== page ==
Information from three waves of data collection was used for the analyses. The first wave was collected by interviews in 2004 and 2005. The overall household response across the 11 SHARE countries was 62%, although substantial differences among countries were observed (21). The available dataset from the first wave of data collection (SHARE release 2.4.1) contains 28 517 respondents, with 13 429 (47%) respondents aged between 50 years and the country specific-retirement age. For 118 individuals, employment status was unknown, resulting in a study population of 13 311 individuals, of which 7233 (54%) had paid employment at baseline. Of these 7233 respondents, 1748 (24%) did not participate in the second (2006/2007) or third waves (2008/2009), and an additional 456 individuals were excluded because of conflicting (N=220) or missing (N=236) information on work status, resulting in 5029 employees or self-employed respondents aged ≥50 years with baseline and follow-up information on work status. For 106 respondents (2%), information on potential determinants of exit from work was missing. Finally, 4923 employed respondents aged ≥50 were included in the analyses.

Labor force participation

The primary outcome measure in this study is self-reported work status. In the second wave of data collection, a single question asked: “In general, which of the following best describes your current employment situation? Retired, employed or self-employed, unemployed and looking for work, permanently sick or disabled, homemaker, other”. Furthermore, the month and year of exit were asked. In the third wave, a life-course approach was used and all periods of paid employment and exit from paid employment were assessed by the question: “Which of these best describes your situation after you left your last job?”. In case of exit from paid employment, the year of exit was asked.

Paid employment includes all individuals who (i) worked until they reached the statutory retirement age or (ii) were still at work at the end of the follow-up period. The disability pension category includes individuals stating they are permanently sick or disabled. The unemployed category includes those individuals who became unemployed from their last job before they reached the statutory retirement age. Early retirement is defined as self-reported retirement before the statutory country-specific retirement age. An overview of country-specific retirement ages at baseline is presented in table 1. The category “other” includes persons who stopped working during follow-up due to reasons other than disability pension, unemployment, or retirement. The analysis is restricted to the first route of exit from paid employment and does not take into account re-entering paid employment. Most workers who exited work remained out of the labor force since it has been shown that about 20% of those who became unemployed returned to paid employment during the follow-up, and corresponding figures for disability pension and early retirement were close to zero (22). In case of multiple events, only the first event was considered. When multiple events took place at the same point in time, the following hierarchy was used: (i) disability pension, (ii) unemployment, (iii) other events, or (iv) early retirement.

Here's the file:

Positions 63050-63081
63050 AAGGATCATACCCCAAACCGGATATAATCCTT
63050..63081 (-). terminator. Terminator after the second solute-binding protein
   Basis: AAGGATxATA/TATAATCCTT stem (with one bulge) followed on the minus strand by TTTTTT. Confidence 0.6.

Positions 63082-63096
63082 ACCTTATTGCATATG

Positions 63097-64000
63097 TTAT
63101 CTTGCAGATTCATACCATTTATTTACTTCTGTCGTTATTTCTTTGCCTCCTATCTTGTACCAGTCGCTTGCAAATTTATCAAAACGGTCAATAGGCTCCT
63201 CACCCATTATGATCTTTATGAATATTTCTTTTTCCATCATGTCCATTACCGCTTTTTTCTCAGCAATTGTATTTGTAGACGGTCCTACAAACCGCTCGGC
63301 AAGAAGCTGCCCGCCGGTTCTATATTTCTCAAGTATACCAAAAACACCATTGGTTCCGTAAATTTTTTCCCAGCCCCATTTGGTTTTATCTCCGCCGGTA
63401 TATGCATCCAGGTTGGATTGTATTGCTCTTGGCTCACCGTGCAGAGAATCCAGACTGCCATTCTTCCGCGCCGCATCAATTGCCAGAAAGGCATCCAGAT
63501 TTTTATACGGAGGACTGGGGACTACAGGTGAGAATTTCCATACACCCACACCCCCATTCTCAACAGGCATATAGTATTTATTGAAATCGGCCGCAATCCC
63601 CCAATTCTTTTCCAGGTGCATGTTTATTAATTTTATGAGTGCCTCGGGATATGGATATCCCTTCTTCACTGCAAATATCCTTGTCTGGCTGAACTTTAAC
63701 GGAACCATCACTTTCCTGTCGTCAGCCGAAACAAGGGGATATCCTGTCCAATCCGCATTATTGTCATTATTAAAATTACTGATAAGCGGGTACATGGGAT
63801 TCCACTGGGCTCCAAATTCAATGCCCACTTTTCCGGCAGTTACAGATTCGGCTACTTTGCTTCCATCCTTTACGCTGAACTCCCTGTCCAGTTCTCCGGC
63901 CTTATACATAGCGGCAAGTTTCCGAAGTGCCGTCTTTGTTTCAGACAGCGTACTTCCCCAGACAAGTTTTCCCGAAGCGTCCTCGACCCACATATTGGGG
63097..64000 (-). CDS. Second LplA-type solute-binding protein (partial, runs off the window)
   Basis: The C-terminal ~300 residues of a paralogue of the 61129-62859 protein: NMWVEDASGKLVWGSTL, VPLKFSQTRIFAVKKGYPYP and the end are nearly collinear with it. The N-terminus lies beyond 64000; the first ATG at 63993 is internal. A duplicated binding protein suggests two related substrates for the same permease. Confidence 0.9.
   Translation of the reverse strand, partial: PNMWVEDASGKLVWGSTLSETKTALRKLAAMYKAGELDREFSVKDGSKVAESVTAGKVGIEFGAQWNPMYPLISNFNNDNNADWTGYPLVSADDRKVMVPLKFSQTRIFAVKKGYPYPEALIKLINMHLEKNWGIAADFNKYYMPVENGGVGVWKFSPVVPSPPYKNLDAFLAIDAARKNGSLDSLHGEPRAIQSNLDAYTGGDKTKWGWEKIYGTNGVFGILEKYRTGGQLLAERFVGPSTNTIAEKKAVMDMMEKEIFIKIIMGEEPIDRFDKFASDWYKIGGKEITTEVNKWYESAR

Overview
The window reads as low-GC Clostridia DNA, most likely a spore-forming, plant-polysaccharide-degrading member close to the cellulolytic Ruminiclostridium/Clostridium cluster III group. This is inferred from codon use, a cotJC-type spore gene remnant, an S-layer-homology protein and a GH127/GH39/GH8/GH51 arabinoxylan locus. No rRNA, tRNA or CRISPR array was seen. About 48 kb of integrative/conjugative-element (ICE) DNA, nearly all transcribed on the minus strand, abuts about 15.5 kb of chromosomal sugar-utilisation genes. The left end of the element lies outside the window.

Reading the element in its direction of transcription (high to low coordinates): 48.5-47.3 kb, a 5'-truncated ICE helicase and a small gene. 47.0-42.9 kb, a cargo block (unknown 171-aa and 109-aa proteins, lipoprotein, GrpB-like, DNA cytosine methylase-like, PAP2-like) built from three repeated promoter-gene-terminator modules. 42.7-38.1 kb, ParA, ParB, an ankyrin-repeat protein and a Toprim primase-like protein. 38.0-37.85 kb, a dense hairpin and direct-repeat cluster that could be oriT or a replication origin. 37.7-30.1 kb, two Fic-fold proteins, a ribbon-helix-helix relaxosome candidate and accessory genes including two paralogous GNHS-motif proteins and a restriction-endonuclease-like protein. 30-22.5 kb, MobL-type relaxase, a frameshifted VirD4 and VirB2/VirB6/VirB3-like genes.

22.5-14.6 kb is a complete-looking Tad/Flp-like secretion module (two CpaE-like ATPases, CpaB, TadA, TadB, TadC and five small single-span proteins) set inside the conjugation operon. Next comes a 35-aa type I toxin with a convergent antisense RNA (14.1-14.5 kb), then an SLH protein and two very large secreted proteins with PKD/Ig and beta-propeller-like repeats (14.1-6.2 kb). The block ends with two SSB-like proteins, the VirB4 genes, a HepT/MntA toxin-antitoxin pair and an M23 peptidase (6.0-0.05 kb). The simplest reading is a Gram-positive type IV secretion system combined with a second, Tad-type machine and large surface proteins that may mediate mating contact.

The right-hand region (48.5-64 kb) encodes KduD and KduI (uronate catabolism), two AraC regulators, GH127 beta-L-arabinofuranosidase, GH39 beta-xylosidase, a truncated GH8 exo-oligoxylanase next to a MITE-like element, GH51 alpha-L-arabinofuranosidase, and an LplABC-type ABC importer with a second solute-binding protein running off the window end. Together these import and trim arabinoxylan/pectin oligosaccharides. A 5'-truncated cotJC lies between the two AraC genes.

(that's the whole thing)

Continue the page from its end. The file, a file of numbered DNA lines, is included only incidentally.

Table 1

Labor force participation in participating countries. [F=female; M=male; SHARE=Survey of Health, Ageing, and Retirement in Europe.]

SJWEH-39-125-g001.tif

Health and health behaviors

Self-perceived health was measured, using a 5-point scale, asking “Would you say your health is…” Answers ranged from “excellent” to “very poor”. Poor health was defined as “less than good”. Body mass index (BMI) was calculated by dividing body weight in kilogram by the square of body height in meters. BMI was categorized into normal weight (<25 kg/m2), overweight (≥25–<30 kg/m2), and obese (≥30 kg/m2) (21). Physical activity was measured with separate questions on regular participation in moderate and vigorous intensity activities by asking “How often do you engage in activities that require a low or moderate level of energy such as gardening, cleaning the car, or doing a walk?” and “How often do you engage in vigorous physical activity, such as sports, heavy housework, or a job that involves physical labor?”. Answers were rated on a 4-point scale ranging from “more than once a week” to “hardly ever, or never”. Those who reported moderate or vigorous physical activity less than once a week were considered to have a lack of physical activity. Smoking status was measured with a single question and categorized into three categories (non-smoking, ex-smoker, and current smoker) (21). Excessive alcohol use was defined by an alcohol consumption of >2 glasses of alcohol beverages ≥5 days a week in the past 6 months by asking “During the last 6 months, how often have you had >2 alcohol drinks in a single day?” (21).

Work-related characteristics

Physical work demands were measured using a single question: “My job is physically demanding. Would you say you strongly agree, agree, disagree or strongly disagree?” (23). Those individuals who (strongly) agree were considered to have a physically demanding job. Psychosocial work-related characteristics were assessed by a short battery of items derived from the Job Content Questionnaire on the demand–control model (24) and the effort–reward imbalance model questionnaire (23). All items were measured on a 4-point scale ranging from 1=strongly agree to 4=strongly disagree. Time pressure was measured using a single item: “I am under constant time pressure due to a heavy workload. Would you say you strongly agree, agree, disagree or strongly disagree?” (23). Those individuals who (strongly) agree were considered to have a high time pressure. Job control was measured by using the sum score of two items: (i) “I have very little freedom to decide how I do my work” and (ii) “I have an opportunity to develop new skills” (24). Country-specific median values were used to define a lack of job control. Rewards were measured by using the sum score of five items addressing support, recognition, salary/earnings, job promotion prospects, and job security (23). Country-specific median values were used to define a lack of rewards. The job demand–control model was defined as the combination of the efforts and control items, using the country-specific median values distinguishing four groups: high control and low demands, high control and high demands, low control and low demands, and high control and low demands. Effort–reward imbalance was defined as the country-specific upper tertile of the ratio of the sum score of the effort items and the sum of the reward items, both adjusted for the number of items.